Most of websites that handle important information (Gmail, for instance) have some kind of brute force protection. Sometimes if you try more than X times it will lock the account or at least give you a captcha to solve.
Currently all the security experts keep saying the same thing: make long, mixed chars, high entropy passwords. This makes a lot of sense if you think about a RSA key, or something that could be decrypted offline, but is it really important when we talk about online account passwords?
For example, we create a password for Gmail using only 6 letters from the english alphabet. This is approximately 26^6 = 309 million combinations. If we consider that we can test 1 password per second (which I think is faster than we actually can, if you take into account the Gmail captchas), we will need up to 10 years to break and 5 years on average.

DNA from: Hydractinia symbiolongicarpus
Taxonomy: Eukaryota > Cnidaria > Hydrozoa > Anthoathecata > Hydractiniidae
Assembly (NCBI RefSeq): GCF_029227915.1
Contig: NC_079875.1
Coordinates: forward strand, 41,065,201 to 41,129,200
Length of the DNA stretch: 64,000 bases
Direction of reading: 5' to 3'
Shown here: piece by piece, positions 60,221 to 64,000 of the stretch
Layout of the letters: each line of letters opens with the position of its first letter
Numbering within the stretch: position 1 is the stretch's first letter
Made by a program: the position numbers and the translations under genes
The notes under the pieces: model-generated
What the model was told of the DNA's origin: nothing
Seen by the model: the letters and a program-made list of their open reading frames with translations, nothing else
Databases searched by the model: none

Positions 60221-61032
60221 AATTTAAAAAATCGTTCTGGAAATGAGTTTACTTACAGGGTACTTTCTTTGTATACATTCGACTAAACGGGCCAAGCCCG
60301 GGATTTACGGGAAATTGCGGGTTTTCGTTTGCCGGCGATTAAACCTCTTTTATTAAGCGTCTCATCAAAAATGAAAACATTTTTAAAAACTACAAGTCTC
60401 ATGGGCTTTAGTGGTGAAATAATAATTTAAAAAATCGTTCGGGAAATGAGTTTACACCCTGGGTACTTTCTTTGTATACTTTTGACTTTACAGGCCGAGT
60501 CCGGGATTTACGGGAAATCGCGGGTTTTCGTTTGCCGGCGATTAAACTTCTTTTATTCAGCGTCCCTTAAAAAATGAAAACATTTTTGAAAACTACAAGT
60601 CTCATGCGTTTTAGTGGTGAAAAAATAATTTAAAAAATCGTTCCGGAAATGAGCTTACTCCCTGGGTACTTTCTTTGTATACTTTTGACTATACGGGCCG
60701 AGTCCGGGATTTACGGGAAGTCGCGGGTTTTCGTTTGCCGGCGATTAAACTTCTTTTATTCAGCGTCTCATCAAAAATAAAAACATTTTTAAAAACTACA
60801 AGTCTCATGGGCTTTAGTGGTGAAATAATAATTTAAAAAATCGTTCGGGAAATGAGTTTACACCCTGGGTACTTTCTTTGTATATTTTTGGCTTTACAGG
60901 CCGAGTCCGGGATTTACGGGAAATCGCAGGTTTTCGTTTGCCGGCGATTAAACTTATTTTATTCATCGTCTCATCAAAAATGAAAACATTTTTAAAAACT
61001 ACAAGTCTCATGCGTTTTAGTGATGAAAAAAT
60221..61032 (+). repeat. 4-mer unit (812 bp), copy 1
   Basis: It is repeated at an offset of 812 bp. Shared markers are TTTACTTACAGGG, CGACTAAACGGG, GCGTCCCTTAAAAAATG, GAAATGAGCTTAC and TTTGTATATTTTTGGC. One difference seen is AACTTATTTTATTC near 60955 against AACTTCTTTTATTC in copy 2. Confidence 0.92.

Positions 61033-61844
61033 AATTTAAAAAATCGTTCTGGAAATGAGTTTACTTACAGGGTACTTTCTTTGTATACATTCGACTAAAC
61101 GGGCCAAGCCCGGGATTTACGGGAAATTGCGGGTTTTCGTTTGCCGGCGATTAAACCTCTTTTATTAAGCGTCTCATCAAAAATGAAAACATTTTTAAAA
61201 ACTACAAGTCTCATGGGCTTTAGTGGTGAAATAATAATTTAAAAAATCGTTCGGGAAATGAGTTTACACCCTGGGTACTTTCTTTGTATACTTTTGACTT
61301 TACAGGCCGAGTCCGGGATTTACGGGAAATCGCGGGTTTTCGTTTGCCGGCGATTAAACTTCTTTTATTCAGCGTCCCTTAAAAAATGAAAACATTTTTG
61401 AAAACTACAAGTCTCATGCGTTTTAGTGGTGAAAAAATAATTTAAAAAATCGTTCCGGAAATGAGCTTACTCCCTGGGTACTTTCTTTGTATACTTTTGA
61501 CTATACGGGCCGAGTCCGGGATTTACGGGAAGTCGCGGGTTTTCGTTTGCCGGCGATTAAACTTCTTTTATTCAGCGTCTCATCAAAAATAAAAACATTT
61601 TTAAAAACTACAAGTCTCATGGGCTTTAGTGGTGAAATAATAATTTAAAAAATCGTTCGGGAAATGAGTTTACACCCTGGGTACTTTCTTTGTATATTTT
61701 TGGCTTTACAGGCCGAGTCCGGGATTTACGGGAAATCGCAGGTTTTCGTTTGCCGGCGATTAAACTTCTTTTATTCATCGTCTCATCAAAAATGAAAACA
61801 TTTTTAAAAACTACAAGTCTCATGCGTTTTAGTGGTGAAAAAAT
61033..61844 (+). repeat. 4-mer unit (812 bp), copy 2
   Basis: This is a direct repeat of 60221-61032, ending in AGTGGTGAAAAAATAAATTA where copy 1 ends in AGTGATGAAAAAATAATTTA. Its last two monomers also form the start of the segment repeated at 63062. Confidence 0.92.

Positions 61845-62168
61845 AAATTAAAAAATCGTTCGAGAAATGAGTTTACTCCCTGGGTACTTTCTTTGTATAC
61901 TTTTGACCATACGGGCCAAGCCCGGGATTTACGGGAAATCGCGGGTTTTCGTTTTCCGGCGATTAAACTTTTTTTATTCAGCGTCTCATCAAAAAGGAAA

Points to consider:
- If you use the same password on different website, another website could be hacked and you password exposed. I’m assuming that the password is unique. Used only with Gmail.
- If somebody can grab the database they could brute force the hash of your password offline. I’m assuming that the website uses at least a salted hash (very unlikely that the hacker will try to break all passwords) and/or is very unlikely that the database will be hacked (it’s a fair assumption with Gmail)
- I am also assuming that your password is not a dictionary word or something easy to guess. This should rule out multiple account brute force (eg. testing the same common password across multiple accounts).
Is it safe to assume that we don’t need a really long password to websites as soon as we follow the other security measures? If we suggest that people use a long password just because they normally don’t follow the other security advice (use same password across accounts, etc). Aren’t we really trying to fix the symptoms and not the cause?